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IBM XPages + Google Maps Mashup (or Surfacing traditional Views as NotesViewEntryCollections with a viewPanel Control)

An XPage viewPanel is an amazingly powerful control... that is often used solely as originally intended. Of course the viewPanel can be used to surface NotesData in a multi-document grid which is designed to emulate the traditional IBM Lotus Notes Domino View Design Element... but it is capable of much, much more.

Typically, an XPages developer will see a need for a view within their application, and they'll do the following:

  1. Create (or update as needed) a View, let's say "vw_documents".
  2. Add a viewPanel to their XPage (which might even be named "vw_documents.xsp", and set the data source for said viewPanel to the vw_documents View.
  3. Go 1:1 for viewColumns to View Columns, showing the content of the vw_documents View.

And it's doing this 1:1 display of content that already exists in a traditional medium that causes most seasoned Domino Web Application developers to pause and wonder why the hell they should even consider undertaking the task of learning XPages.

I get it -- trust me, I do -- but consider this:

XPages allows you to rather easily do things that were previously either not even considered possible within the IBM Lotus Domino platform or things that could be done with considerable effort, hacks, and undoing all of the RAD that made the IBM Lotus Notes Domino platform the better choice in the first place!

The other day I showed you how you could put a single category embedded view (if we're talking the traditional design equivalent) inside of a View column with my Nested XPage viewPanels/Xzibit Meme Demo. I wanted to take that base concept (using a viewPanel Control for something other than the simply 1:1 representation of a traditional View Design Element) and run with it.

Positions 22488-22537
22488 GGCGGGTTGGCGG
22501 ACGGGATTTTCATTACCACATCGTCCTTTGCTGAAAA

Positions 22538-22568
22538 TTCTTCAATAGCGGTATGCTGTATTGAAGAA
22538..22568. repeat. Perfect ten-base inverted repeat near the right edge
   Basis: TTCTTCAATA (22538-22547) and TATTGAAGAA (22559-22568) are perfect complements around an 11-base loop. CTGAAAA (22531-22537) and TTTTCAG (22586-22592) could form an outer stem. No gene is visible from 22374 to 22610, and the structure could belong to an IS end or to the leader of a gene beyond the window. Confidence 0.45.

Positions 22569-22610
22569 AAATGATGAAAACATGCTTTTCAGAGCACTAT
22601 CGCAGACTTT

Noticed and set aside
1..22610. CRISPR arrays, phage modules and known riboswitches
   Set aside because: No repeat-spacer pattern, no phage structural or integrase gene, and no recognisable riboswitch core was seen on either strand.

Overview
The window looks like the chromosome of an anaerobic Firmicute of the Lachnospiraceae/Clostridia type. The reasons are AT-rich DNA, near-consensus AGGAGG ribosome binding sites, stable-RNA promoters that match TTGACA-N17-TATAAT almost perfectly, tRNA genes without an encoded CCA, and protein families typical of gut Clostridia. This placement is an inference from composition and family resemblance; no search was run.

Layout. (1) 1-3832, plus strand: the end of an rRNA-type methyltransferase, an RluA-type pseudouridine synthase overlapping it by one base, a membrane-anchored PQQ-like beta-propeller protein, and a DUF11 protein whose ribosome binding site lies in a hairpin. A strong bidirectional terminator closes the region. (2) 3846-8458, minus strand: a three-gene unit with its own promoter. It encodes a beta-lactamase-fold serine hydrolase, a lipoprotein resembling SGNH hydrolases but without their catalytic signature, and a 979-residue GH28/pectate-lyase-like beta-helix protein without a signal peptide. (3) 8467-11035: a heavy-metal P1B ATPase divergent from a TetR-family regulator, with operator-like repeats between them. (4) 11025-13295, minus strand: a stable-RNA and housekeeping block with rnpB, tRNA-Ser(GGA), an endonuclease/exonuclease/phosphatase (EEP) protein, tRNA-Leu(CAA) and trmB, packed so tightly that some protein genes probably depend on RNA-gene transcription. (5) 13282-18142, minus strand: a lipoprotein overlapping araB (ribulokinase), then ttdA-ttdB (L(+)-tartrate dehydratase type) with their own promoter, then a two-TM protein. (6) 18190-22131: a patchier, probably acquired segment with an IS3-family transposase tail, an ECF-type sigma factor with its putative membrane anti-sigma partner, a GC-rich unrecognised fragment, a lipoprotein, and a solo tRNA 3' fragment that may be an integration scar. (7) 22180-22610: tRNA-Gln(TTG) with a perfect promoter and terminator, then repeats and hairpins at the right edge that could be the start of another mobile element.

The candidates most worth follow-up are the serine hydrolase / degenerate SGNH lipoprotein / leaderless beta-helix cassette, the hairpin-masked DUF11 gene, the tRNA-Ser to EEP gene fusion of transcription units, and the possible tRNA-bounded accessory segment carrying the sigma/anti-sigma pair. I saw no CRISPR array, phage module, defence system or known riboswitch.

At the core of this next idea was to use the a View as nothing more really than a NotesDocumentCollection. And if I could use a viewPanel to surface a NotesDocumentCollection (or rather a NotesViewEntryCollection I guess...), then I would have the added bonus of having a built-in Pager Control that would allow me to easily navigate the returned NotesData.

Wanting to wow people, as well as give you all something that you might actually be able to use in your applications... I thought I'd do something both fun and functional.

I created another rather simple demo: an XPage + Google Maps mashup.

First, a NotesDatabase architecture overview:

IBM XPages + Google Maps Mashup NotesDatabase Architecture IBM XPages + Google Maps Mashup NotesDatabase Architecture

In the above simple diagram, we see that the XPage Google Maps (xmaps.nsf) NotesDatabase uses a remote Data Source which points to a Personal Address Book (pnab.nsf) that will contain contact information. The Home.xsp XPage not only surfaces NotesData from the pnab.nsf, but it also employs CSJS (Client Side JavaScript) to interact with the Google Maps API.

Now that we have at least a basic idea of where the major moving parts within this solution are going to go... let's get into the meat of the idea that kicked this whole thing off.

In the Home.xsp, I will create a very basic viewPanel Control that points to a remote Data Source (using the above example architecture, the pnab.nsf):

  1. <xp:viewPanel rows="30" id="viewPanel1" var="thisentry" showColumnHeader="false" indexVar="thisentry_n">
  2.     <xp:this.facets>
  3.         <xp:pager partialRefresh="true" layout="Previous Group Next" xp:key="headerPager" id="pager1" />
  4.     </xp:this.facets>
  5.     <>
  6.         <xp:dominoView var="vw_People" databaseName="pnab.nsf" viewName="People" />
  7.     </>
  8.     <xp:viewColumn id="viewColumn5">